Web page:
Robert Morin spent nearly 50 years working as a librarian on the campus of his alma mater, the University of New Hampshire. Because he was known to live simply, few at the Durham university knew that the long-time employee had amassed a $4 million estate. Morin died in March 2015, but this week the school announced he had left his fortune to the university.
“Bob’s demonstrated commitment to UNH through his philanthropy is tremendously inspiring,” university President Mark Huddleston said in a statement. “His generous gift allows us to address a number of university priorities."
Morin loved movies, and from 1979 to 1997 he watched more than 22,000 videos. After he satisfied his passion for movies, he turned his attention to books, deciding to read — in chronological order — every book published in the United States from 1930 to 1940 except for children’s books, textbooks and books about cooking and technology. When he died at the age of 77, he had gotten as far as 1938, the year he was born.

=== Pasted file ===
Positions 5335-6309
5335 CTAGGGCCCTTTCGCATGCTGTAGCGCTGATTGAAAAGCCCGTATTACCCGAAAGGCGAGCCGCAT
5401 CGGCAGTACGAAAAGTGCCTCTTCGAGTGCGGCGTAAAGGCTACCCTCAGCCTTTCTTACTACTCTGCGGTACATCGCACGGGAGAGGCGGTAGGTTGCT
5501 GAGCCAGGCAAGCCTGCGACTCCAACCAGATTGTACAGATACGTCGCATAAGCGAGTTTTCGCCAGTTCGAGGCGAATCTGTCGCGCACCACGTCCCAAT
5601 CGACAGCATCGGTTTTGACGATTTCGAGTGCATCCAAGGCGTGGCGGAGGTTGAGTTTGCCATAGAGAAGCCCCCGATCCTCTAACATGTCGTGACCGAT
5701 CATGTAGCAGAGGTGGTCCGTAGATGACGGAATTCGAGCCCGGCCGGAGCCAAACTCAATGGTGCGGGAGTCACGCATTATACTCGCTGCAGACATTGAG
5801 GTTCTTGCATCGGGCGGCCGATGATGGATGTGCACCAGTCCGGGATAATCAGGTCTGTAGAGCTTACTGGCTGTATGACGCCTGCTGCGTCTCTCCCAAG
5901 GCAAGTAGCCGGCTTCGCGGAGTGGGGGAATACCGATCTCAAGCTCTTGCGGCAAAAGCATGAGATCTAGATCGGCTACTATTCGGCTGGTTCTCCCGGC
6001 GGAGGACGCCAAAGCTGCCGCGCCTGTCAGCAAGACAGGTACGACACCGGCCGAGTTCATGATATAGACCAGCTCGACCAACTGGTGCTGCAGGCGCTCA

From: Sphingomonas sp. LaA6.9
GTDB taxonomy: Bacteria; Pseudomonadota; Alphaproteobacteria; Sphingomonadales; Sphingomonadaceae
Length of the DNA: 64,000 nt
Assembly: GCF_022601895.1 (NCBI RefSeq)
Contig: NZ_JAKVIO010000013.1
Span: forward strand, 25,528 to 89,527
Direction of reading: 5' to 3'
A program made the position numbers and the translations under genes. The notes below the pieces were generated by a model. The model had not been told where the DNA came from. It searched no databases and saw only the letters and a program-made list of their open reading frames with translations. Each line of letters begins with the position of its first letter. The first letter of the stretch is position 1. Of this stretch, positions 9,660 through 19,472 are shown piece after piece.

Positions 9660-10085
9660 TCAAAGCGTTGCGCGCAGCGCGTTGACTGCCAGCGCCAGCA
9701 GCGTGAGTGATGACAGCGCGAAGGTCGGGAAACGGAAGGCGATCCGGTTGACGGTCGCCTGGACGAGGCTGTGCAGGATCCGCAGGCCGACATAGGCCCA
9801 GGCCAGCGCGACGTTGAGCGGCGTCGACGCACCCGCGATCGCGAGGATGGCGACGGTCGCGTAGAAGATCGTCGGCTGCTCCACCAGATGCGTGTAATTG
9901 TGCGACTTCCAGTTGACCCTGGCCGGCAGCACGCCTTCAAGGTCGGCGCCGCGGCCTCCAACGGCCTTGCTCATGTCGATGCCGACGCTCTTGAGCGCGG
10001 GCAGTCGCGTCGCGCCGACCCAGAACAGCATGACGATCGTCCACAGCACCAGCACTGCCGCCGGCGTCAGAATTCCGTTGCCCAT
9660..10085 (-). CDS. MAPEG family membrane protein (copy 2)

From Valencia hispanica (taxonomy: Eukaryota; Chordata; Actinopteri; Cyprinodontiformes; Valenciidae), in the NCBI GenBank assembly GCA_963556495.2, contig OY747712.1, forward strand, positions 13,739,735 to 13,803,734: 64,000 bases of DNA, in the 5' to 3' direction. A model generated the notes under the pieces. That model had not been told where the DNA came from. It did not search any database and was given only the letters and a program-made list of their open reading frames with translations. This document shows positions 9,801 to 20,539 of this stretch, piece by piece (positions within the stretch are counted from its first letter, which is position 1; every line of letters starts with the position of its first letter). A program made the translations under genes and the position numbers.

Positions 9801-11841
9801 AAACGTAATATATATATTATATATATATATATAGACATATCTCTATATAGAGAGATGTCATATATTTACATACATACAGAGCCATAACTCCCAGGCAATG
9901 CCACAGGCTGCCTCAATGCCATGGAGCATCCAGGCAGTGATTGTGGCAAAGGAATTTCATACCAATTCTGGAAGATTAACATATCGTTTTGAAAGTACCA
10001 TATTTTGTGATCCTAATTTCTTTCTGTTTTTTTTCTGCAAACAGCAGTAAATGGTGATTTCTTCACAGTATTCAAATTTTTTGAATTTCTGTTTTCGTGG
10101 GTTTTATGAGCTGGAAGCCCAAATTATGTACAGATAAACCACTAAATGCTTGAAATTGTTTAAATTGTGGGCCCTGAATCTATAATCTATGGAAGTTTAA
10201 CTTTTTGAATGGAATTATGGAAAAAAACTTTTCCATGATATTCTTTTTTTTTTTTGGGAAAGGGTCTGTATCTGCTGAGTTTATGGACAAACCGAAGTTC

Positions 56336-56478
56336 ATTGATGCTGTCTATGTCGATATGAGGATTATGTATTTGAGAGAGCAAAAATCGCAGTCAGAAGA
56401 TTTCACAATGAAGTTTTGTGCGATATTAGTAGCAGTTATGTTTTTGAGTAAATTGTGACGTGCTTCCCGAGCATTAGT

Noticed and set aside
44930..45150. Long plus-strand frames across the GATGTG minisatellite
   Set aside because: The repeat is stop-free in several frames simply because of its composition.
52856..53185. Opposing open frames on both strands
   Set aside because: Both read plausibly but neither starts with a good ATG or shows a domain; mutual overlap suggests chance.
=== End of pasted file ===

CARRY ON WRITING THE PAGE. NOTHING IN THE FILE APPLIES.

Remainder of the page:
According to his obituary, his job at the library was to write short descriptions of DVDs, enter ISBN, or International Standard Book Numbers, for CDs, and to catalog books of sheet music.
Morin's financial advisor, Edward Mullen, told the New Hampshire Union Leader that his client was able to accumulate so much wealth because he rarely spent money. He drove an older vehicle and ate frozen dinners.
“He never went out,” Mullen said.
In the last year or so of his life, Morin lived in an assisted living facility where he developed a new passion: football. He became an avid fan, watching games on TV, learning the rules of the game along with the names of the players and the teams.
Mullen said Morin chose to give all his savings to his alma mater because he didn't have any relatives he wanted to leave it to. Morin trusted the university would spend the money wisely for its students.
The only specific request in the donation was $100,000 dedicated to the Dimond Library where Morin worked. The money will "provide scholarships for work-study students, support staff members who continue their studies in library science, and renovate and upgrade one of the library’s multimedia rooms."
Of the remaining funds, Huddleston said $2.5 million will help launch an expanded and centrally located career center for students and alumni, and $1 million will go toward a video scoreboard at the school’s new football stadium.